Sotheby’s New York 19th Century European Art Auction Takes $19.4 Million

Sotheby’s New York 19th Century European Art auction brought $19,373,250, with spirited bidding from an international pool of buyers competing for the impressive range of lots on offer. “Buyers in today’s sale were international private collectors, many of whom are assembling first rate collections of 19th Century European masterpieces,” commented Polly Sartori, Head of Sotheby’s 19th Century European Paintings department in New York. “We are delighted to be able to offer them the very best to add to their collections.”

Jean-Baptiste – Camille Corot, Ronde D’Amours; Lever De Soleil. Est. $900,000/1.2 million. Sold for: $962,500 (£601,262). Photo: Sotheby’s.

Sporting art from the collection of Edward P. Evans, whose famed Spring Hill Farm in Casanova, Virginia earned him an extraordinary record within the equine community, performed exceptionally well today. Sold to benefit the Edward P. Evans Foundation, the six paintings on offer achieved a total of $4,703,000, nearly twice their combined high estimate of $2.4 million. The group was led by John Frederick Herring Sr.’s Preparing to Start for the Doncaster Gold Cup, which soared past its presale high estimate of $600,000* and sold for $2,098,500. The five paintings by Sir Alfred James Munnings in the Collection exceeded all expectations, particularly Crossing the Ford, which nearly tripled its estimate in bringing $926,500 (est. $250/350,000). Polly Sartori added: “This demonstrates a revival of the sporting market. Today’s prices reflect the results that we were seeing in 2005, at the very top of the market for Sporting pictures. It’s very exciting to see buyers compete aggressively with a renewed interest.”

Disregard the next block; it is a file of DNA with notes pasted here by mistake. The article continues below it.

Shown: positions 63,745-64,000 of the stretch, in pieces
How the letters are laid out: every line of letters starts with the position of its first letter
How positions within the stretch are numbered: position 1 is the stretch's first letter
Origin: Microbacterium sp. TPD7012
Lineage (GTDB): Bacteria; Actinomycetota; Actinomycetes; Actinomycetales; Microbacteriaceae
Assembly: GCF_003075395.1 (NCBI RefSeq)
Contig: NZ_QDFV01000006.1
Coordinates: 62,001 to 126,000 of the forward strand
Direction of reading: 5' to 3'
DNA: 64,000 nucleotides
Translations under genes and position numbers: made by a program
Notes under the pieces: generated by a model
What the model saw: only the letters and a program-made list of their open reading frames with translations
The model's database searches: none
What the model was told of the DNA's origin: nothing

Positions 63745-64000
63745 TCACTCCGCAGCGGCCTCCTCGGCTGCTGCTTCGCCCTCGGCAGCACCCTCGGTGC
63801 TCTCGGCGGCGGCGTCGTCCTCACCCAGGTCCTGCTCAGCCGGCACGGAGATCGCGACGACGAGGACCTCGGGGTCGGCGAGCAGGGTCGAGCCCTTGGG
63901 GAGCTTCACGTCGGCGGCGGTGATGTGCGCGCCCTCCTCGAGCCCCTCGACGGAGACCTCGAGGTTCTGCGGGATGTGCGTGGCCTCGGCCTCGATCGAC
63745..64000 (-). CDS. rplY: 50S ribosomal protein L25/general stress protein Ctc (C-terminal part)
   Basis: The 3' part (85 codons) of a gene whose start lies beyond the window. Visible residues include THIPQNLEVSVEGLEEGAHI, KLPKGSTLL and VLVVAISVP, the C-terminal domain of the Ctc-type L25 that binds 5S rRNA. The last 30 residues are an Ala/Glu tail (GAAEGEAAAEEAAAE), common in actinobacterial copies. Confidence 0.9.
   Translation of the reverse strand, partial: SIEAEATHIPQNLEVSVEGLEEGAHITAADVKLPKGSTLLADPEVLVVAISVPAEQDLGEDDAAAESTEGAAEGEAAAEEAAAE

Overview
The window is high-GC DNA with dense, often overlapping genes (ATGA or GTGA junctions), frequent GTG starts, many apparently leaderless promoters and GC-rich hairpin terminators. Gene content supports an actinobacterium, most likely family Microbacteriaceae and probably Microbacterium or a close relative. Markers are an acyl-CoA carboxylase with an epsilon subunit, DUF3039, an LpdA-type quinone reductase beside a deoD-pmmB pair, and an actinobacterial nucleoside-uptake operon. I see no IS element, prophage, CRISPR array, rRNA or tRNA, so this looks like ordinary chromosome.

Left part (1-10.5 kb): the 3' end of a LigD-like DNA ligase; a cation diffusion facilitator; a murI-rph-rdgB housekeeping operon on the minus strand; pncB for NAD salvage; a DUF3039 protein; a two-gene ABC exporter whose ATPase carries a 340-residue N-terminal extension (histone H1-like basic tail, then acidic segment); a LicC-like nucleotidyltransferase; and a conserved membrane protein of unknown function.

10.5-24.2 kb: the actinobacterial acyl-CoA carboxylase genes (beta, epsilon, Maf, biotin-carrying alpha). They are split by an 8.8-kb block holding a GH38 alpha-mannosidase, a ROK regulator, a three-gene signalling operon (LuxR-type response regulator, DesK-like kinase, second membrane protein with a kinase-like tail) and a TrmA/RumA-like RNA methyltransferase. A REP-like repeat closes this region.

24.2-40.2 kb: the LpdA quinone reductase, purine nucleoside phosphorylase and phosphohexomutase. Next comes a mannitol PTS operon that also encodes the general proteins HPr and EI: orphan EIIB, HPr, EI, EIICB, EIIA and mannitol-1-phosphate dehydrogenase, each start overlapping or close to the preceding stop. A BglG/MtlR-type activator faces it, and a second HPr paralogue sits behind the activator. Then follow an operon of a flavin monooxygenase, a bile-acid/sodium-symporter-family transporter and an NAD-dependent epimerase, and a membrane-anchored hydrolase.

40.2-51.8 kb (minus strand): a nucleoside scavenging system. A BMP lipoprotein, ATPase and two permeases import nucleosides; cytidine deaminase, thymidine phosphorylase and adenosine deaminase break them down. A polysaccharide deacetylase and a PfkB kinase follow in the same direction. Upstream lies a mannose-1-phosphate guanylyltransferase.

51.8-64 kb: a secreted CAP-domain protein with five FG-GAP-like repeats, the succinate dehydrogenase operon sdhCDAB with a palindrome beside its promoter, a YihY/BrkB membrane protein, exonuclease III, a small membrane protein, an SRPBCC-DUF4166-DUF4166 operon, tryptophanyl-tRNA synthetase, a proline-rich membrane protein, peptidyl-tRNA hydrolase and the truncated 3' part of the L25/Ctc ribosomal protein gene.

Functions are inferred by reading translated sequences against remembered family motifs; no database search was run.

All of the six works by William Bouguereau offered in today’s auction were sold, demonstrating the demand for works by the iconic artist as well as the commitment from collectors to acquire the best works. The group totaled $3,727,000, in excess of its $3.5 million cumulative high estimate, and was led by À la fontaine (At the fountain) from 1897 that achieved $1,986,500 (est. $1/1.5 million).

A new record was set for Belgian artist Charles Hermans when his Bal Masqué sold for $1,022,500 (est. $1/1.5 million). The monumental work depicts the extravagant masked costumed balls held throughout Paris, Brussels and other European cities in the late-19th century. Sotheby’s now holds four of the five top auction prices for works by Hermans.

Highlights from French Barbizon and Realist school artists included works by Jean-Baptiste-Camille Corot, Gustave Courbet, and Léon-Augustin Lhermitte, led by the $962,500 result for Corot’s Ronde d’Amours; Lever du Soleil (est. $900,000/1.2 million) and Courbet’s La Neige, which brought $506,500 (est. $200/300,000).

*Pre-sale estimates do not include buyer’s premium

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